And then they went one step further. They went to the Central Bank, and they said, "Now, are you sincere about the Thai baht being kept at 20-1?," or whatever the rate was at that time. And so the Central Bank said yes. "Then if you're so sure, why don't you sell your dollars to us forward?" In other words, "We'll just buy it forward, and you give us dollars." And the Thai bank stupidly did that, and very soon there were no U.S. dollars left, and as soon as that point was reached, then the currency went to hell, because everybody was shorting the currency because they knew they had to. They didn't have any more dollars to protect the currency. That's the real nexus of the crisis in Thailand. Sure, there was careless lending from banks, but what country doesn't have careless lending? But the nexus was the Central Bank, which is why I am a believer in the elimination of central banks. I think central banks should be eliminated in all countries, and currency boards should be adopted, where there is a fixed rate administered by an independent currency board that has no discretion whatsoever, whatever you want to fix it against, another currency or against gold or whatever. I think it's the only answer in the long run.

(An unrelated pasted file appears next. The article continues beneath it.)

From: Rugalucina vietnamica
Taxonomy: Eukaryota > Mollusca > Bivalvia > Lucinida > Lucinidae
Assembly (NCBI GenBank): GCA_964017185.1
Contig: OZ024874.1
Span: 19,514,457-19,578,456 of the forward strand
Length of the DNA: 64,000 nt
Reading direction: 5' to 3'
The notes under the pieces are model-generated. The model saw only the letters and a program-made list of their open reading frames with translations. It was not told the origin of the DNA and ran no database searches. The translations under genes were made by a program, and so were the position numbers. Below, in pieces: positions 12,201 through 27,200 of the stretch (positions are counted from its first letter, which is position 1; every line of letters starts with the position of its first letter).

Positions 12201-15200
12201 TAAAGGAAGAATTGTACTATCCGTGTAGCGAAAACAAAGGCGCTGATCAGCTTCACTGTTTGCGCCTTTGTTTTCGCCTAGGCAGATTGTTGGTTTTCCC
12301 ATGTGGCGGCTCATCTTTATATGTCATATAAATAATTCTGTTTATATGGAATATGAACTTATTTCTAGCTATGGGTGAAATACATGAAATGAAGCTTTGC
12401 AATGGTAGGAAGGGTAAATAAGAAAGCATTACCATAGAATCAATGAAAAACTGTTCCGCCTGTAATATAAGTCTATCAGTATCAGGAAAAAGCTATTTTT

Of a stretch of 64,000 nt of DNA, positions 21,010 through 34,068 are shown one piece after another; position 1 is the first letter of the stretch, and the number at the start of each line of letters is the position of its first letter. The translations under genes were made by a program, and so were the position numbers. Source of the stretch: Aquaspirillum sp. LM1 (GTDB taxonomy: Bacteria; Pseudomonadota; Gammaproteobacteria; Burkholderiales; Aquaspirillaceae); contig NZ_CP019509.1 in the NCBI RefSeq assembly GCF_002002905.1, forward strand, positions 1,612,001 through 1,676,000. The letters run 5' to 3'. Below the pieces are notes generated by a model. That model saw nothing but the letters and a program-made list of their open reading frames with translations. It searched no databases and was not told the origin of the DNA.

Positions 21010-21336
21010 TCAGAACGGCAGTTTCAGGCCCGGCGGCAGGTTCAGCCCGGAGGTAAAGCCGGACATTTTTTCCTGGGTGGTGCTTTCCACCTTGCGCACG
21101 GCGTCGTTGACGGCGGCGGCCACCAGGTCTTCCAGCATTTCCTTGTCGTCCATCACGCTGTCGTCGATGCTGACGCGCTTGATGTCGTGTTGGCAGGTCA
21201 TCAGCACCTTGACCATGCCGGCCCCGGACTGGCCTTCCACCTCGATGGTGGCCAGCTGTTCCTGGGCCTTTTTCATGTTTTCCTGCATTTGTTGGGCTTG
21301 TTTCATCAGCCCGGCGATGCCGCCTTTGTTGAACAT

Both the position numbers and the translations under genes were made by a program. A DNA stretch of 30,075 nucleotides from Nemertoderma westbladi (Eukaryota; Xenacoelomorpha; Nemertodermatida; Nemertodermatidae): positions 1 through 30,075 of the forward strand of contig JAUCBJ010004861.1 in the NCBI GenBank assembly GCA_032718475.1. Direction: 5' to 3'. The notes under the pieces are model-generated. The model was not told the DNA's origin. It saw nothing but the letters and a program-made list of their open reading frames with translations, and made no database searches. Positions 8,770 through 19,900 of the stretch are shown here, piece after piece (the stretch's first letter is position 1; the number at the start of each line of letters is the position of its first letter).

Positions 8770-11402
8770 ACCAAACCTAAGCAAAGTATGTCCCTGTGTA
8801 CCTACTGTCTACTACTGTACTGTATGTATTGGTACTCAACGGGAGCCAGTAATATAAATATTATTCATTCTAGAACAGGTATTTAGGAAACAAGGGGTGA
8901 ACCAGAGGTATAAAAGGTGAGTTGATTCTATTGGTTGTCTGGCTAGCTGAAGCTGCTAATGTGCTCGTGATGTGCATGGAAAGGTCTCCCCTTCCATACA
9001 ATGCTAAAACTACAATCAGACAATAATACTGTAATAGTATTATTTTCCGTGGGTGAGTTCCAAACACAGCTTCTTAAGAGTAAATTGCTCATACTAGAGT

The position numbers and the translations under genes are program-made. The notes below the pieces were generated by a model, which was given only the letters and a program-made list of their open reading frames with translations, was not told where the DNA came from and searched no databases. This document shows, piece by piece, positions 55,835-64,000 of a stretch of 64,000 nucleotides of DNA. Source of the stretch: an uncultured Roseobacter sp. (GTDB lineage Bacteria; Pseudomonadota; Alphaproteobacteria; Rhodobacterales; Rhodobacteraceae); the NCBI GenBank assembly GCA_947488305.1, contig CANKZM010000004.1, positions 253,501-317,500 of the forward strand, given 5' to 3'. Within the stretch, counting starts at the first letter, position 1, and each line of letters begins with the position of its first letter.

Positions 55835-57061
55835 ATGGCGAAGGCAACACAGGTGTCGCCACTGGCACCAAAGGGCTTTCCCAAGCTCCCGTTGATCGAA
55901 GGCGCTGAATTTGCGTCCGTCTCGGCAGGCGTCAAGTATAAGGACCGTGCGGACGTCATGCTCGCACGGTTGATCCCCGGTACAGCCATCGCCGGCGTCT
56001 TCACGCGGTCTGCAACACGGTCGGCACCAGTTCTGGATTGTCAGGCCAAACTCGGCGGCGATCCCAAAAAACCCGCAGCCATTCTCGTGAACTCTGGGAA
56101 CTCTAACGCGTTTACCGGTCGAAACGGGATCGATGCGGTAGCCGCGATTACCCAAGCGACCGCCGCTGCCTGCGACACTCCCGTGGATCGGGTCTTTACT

INTERVIEWER: And what do you say to critics of people like you, who say you come in and, you know...